I had hoped that the response to President-elect Trump’s surprise victory would be a dose of humility and a serious reevaluation of the divisive identity politics, elitism, and political correctness that led to this outcome. Neither Republicans nor Democrats are innocent of these crimes. I had hoped that the response would be one of compassion and understanding—a sincere effort to acknowledge that one’s vote is not a signal of one’s virtue. Seeing editorials as illogical and ignominious as Mayer’s, it is clear that my hope was mistaken; an emboldened left seems intent on doubling down on the same school of thought that lost this election.

On one hand, if the trend continues, Republicans will continue their electoral dominance. It turns out that those who try to do right by their neighbors, communities, and nation do not take kindly to their fellow countrymen casting aspersions on them. On the other hand, the incessant narcissism, invective, and lack of ideas make our political conversation that much poorer. Polarization and division are the natural outcomes.

Regardless of the merit or lack thereof in Baum’s views, Mayer’s editorial is indefensible. Yet there is a way forward. First and foremost, apologize for the uncivil and vile accusations of racism, xenophobia, and sexism. Acknowledge that “peace and justice” is unlikely to be realized by demonizing millions of Americans. And finally, stop with the mindless repetition of buzzwords and manufactured vocabulary.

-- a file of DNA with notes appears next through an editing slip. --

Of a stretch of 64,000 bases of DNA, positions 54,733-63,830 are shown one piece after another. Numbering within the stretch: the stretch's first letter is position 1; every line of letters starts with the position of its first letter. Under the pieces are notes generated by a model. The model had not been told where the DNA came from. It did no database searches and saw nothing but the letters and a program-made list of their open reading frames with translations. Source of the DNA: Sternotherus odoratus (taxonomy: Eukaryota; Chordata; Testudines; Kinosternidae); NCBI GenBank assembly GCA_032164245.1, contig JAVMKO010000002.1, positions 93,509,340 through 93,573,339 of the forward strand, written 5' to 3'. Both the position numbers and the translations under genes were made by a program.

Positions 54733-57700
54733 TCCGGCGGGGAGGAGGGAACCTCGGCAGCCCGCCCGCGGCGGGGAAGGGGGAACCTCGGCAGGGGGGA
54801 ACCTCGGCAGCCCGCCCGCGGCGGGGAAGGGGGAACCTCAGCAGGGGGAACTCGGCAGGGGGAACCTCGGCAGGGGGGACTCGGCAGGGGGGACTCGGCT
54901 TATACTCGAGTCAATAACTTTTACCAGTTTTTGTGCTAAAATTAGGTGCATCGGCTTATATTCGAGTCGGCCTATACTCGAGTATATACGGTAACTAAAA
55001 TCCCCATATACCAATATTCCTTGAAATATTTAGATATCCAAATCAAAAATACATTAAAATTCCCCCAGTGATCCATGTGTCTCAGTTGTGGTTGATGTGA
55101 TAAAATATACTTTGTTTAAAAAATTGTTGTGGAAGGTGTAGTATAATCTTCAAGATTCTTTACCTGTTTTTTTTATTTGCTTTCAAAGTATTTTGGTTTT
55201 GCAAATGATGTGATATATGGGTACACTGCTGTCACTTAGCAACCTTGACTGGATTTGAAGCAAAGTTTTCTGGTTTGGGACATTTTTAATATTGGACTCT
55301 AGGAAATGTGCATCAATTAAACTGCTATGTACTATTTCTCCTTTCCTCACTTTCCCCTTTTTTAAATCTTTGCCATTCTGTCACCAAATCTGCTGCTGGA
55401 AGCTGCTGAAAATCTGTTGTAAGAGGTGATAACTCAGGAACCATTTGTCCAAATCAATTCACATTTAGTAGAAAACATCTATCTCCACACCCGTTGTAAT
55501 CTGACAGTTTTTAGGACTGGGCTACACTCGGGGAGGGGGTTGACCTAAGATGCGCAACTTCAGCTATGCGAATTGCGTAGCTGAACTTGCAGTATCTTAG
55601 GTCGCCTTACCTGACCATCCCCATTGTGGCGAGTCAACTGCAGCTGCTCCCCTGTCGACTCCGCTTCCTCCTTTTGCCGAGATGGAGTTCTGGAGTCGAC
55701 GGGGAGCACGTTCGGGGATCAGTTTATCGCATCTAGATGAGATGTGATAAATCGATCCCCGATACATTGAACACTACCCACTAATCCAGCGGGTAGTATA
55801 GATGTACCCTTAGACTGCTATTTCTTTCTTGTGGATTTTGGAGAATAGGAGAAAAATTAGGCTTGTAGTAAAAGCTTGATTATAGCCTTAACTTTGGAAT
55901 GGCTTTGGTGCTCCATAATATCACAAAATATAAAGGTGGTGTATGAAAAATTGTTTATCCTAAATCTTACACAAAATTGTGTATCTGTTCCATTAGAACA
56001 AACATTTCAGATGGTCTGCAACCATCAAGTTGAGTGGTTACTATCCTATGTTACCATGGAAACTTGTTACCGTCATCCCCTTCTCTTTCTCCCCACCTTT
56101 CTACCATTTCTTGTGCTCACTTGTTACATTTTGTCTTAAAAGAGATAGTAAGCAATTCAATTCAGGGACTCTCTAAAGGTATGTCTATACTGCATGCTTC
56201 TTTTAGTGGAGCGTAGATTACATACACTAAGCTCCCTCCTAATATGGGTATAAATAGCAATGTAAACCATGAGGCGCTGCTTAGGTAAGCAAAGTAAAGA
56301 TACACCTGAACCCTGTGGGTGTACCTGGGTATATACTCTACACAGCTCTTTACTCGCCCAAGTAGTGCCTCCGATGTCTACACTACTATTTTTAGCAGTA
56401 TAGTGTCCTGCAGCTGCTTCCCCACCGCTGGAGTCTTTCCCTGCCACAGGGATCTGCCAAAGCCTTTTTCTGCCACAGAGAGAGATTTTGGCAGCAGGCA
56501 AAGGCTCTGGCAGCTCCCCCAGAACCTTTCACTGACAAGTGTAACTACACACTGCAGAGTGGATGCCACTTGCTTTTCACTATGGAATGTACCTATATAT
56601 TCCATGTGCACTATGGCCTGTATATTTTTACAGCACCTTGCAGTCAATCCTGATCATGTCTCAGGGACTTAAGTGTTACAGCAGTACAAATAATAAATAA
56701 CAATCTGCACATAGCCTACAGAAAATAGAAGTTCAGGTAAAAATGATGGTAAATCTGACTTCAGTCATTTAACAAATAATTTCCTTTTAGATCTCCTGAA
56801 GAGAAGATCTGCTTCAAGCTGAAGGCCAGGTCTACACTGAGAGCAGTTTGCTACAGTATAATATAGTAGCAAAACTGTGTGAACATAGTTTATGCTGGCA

Clarification: Mayer’s article does not represent The Daily Dartmouth‘s editorial position, which includes only those articles bylined as “The Dartmouth Editorial Board.”

  • November Guest

    Fantastic article, BChen 🙂

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  • ’16

    After criticizing Mayer’s name-calling and ad hominem attacks, Chen questions if Mayer has “any higher critical faculties that may or may not exist.” Perhaps the author is dumbfounded by Mayer’s emotional editorial, but responding with hypocracy is not an effective retort.

    • Observer70

      It seems to me that you have cherry-picked one sarcastic observation and attempted to use that to dismiss the entirety of Mr. Chen’s persuasive critique of the Dartmouth’s editorial. I think that Mr. Chen’s sarcasm was well earned, but even if one concedes, for the sake of argument, that it was ill-advised, I think that your focus on those few words misses Mr. Chen’s essential point and suggests that you do not have an effective response.

  • Fleur M

    Very well written, totally agree with your points. In my opinion “Why I voted for Trump” by Baum was a thoughtful, courageous article.